Every now and then we all need a short break and a bit of relaxation. So it was for me this afternoon, so I grabbed a camera and headed off to Forty Mile Creek in Grimsby to see what I could find.
I’ve been trying to get some images of a kingfisher the last couple of times that I visited the creek without success. The birds are extremely skittish and as soon as I’ve gotten almost close enough to try to capture an image they dash off. Just in case Lady Luck was going to smile down on me today, I set my camera to try to capture one of these little beauties in flight.
*sigh* Once again I failed to get any images. The only reason I even mention this is as an explanation for some of the fast shutter speeds you will see on the EXIF data for some of the images.
NOTE: Click on images to enlarge.
I have always preferred to take images of ducks along creeks and rivers when possible as it is a more natural setting for the birds.
These types of environments often have more interesting light to help make images a touch more dramatic. I often look for ducks in shade or part shade to help avoid getting highlight details being blown out by strong sunlight.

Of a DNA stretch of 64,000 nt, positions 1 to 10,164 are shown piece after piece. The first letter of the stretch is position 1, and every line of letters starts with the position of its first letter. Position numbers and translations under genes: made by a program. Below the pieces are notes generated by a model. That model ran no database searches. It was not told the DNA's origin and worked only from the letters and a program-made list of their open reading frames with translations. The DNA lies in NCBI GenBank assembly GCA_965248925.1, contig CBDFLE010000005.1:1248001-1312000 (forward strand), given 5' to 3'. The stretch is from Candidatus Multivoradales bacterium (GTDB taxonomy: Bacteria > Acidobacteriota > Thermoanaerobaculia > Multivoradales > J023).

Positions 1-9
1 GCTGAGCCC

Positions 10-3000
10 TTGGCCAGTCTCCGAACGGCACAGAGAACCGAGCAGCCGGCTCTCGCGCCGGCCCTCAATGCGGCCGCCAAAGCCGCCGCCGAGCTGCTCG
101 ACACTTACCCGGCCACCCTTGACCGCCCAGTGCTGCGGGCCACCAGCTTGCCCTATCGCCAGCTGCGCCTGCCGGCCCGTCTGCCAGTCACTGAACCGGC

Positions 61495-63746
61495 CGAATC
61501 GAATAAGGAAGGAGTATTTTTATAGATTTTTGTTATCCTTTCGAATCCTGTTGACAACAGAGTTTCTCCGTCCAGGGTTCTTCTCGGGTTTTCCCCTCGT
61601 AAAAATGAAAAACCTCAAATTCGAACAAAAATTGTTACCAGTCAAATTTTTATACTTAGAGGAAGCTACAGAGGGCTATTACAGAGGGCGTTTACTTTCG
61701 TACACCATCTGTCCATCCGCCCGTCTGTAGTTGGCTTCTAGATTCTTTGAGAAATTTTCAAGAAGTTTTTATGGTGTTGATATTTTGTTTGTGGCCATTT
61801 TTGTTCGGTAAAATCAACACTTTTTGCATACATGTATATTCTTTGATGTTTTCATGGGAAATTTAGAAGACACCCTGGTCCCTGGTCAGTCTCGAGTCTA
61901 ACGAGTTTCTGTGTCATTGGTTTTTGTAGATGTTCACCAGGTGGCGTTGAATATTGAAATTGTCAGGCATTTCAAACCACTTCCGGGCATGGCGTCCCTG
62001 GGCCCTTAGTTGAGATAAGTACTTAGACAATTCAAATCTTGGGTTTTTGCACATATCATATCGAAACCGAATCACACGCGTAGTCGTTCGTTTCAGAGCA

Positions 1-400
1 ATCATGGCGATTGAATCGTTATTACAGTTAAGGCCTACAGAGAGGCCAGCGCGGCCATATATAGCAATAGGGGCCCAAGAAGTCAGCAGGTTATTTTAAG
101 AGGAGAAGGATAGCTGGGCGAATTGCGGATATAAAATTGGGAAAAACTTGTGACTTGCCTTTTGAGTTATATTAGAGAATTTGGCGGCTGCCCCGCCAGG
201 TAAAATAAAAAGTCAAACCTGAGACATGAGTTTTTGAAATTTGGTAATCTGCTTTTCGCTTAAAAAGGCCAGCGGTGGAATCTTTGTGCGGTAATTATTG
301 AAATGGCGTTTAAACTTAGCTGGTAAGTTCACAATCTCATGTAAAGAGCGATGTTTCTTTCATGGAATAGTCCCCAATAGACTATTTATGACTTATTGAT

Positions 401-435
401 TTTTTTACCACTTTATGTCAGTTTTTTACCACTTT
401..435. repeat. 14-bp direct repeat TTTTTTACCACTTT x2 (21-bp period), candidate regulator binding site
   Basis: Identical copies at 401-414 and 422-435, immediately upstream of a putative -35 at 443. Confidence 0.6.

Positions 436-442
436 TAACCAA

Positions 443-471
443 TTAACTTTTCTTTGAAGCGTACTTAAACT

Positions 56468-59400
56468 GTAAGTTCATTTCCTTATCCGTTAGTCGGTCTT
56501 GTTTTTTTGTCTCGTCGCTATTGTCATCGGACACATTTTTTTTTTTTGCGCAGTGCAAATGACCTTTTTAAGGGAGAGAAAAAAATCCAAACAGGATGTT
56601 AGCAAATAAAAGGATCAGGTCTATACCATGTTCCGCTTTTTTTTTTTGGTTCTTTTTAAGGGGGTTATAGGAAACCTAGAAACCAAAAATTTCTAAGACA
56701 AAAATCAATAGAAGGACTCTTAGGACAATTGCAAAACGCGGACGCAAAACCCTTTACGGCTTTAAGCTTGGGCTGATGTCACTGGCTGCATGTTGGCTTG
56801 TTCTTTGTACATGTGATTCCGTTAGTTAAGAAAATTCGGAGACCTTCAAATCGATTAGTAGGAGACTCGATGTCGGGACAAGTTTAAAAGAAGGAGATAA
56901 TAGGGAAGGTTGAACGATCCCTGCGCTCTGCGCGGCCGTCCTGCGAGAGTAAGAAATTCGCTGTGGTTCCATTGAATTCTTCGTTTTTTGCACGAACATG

Quite often there are some trees and low bushes along the shoreline which can act as a natural blind and help get a bit closer to the birds.
While some ducks were landing on the creek sporadically, there simply wasn’t enough clear shooting angle to get any images of them in flight. I did manage a few AF-C runs at 15 fps when the occasional duck would flap its wings rapidly and rise slightly out of the water.
I love the assortment of images that my Nikon 1 V2 creates during these types of photo opportunities as there are always a range of wing positions from which to choose.
With a bit of luck I managed some images of ducks scratching their necks…that type of action tends to happen really quickly!
Having fairly calm and smooth water in the background often helps create nice image separation and I always look for this type of composition.
As is often the case, where you find ducks there may also be cormorants.
Unfortunately they were a fair distance away and I wasn’t able to get any good, close-up images.
In terms of camera settings I shot in Manual with 160-6400 auto-ISO. Depending on the lighting I used either spot or centre-weighted metering.
Overall, it was an enjoyable hour or two spent at Forty Mile Creek.
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Article and all images Copyright Thomas Stirr. All rights reserved. No use, duplication of any kind, or adaptation is allowed without written consent.